Already in ancient Egypt, catheters of bronze or tin were introduced into the bladder 3000 years before Christ, Hippocrates used around 400 BC. rigid tubes to look into the mouth or rectum. At the beginning of the 19th century, the German physician Bozzoni came up with the idea of using candlelight in addition to a two-part tube - his "light guide" was the original form of endoscopy with which body cavities can be examined. The first "modern" cystoscope was presented by the Dresden urologist Nitze 70 years later.
Definition: What is an endoscopy?
The look inside the body without hurting it: an ancient dream of the doctors. Reflections of body cavities, endoscopy (endo = inside, skopie = Umherschauen) - in addition to X-ray and ultrasound examinations - have offered this possibility for more than 100 years.
They have the advantage that the organ can not only be viewed directly from the inside, but that the examiner can simultaneously take tissue samples, take measurements and even perform therapeutic interventions.
How does the bladder mirroring work?
When mirroring the bladder (Cystis), the endoscope is inserted through the urethra (urethra) and these are usually examined simultaneously - the procedure is therefore also referred to as urethrocystoscopy. If the examination is extended to the ureter and renal pelvis, it is called ureterorenoscopy.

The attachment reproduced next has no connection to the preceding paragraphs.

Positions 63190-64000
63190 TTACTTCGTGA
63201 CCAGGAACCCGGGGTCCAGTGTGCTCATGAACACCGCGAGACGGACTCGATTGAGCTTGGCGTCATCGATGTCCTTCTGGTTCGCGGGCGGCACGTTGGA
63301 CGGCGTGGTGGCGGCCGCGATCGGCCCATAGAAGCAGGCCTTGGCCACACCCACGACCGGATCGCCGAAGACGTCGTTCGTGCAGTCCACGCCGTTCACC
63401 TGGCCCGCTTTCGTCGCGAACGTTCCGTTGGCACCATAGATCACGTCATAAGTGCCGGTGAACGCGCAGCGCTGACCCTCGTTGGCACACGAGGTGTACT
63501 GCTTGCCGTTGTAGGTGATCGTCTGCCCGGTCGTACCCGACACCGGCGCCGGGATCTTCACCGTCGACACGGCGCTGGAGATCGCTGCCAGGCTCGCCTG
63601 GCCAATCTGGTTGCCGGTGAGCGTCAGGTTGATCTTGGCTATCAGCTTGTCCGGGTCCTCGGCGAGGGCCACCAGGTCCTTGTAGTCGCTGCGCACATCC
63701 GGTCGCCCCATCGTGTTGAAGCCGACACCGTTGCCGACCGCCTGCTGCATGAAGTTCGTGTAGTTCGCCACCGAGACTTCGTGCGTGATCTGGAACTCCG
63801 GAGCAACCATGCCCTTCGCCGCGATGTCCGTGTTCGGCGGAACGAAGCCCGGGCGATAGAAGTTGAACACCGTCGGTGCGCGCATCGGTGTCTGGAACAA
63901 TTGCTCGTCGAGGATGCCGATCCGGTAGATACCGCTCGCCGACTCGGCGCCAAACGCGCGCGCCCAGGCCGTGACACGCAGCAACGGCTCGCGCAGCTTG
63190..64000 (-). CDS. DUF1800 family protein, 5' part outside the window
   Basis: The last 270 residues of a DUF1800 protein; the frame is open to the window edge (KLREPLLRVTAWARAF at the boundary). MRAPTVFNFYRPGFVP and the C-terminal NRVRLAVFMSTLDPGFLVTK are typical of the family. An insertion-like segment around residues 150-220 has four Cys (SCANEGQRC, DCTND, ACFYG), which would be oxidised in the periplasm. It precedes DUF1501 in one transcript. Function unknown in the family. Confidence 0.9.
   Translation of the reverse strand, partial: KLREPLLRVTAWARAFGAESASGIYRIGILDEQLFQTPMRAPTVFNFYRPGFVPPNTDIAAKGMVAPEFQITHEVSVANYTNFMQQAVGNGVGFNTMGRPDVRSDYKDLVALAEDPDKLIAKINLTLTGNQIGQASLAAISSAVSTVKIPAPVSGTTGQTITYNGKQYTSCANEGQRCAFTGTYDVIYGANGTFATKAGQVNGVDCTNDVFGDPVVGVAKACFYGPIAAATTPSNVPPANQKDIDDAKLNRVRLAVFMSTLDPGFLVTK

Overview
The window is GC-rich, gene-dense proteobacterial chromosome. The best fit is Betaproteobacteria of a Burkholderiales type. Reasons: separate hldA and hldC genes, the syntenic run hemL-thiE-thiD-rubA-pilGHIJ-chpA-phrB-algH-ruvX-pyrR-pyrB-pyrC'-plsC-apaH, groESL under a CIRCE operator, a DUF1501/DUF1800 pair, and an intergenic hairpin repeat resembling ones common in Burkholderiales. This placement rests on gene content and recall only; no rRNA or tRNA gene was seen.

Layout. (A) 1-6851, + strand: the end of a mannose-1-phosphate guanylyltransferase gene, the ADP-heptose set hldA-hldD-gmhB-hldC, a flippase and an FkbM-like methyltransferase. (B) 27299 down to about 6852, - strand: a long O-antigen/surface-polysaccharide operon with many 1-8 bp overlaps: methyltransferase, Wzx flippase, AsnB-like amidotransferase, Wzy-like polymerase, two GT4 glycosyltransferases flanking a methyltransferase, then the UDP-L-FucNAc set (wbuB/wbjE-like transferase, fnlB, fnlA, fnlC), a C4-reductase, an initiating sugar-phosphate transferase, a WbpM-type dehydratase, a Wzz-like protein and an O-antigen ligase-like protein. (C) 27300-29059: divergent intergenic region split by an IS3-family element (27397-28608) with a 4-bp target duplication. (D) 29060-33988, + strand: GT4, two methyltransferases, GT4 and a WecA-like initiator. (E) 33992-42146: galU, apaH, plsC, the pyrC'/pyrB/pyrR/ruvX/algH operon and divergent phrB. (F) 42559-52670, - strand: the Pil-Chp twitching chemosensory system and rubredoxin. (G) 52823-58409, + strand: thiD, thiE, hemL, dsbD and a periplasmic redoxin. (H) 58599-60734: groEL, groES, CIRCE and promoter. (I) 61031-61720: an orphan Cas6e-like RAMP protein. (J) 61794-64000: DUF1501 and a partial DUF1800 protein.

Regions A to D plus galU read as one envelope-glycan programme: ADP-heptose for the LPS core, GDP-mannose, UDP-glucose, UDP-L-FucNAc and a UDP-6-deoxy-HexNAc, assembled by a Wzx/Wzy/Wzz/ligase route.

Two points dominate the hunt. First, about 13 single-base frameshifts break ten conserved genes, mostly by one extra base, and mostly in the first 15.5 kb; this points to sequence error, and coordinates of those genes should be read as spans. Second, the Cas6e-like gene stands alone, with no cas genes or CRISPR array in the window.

The endoscope (cystoscope) is a tubular, depending on the question rigid or flexible device with a diameter of three to four millimeters, which includes a light source and a photoconductive cable (with a small camera at the end), which is inserted through a channel. An additional channel is used for rinsing and aspirating, by another, for example, rinsing fluids, auxiliary instruments or ureteral splints (stents, for bridging constrictions) can be introduced and tissue samples or stones are taken out.
In addition, an X-ray contrast medium can also be filled into the ureter and thus visualized together with the renal pelvis in the X-ray image (retrograde urography).
When is the cystoscopy performed?
There are a number of reasons for cystoscopy:
- Blood in the urine (hematuria)
- Suspected tumor, stone or foreign body
- Suspected strictures of the urethra
- Follow-up after removal of bladder cancer
- Recurring urinary tract infections
- Unclear pain when urinating
- Voiding disorders.
However, for some of these indications, other tests will be performed first, such as urinalysis, blood tests and kidney and urinary tract examinations, X-ray. In any case, a blood test is made beforehand to rule out coagulation disorders.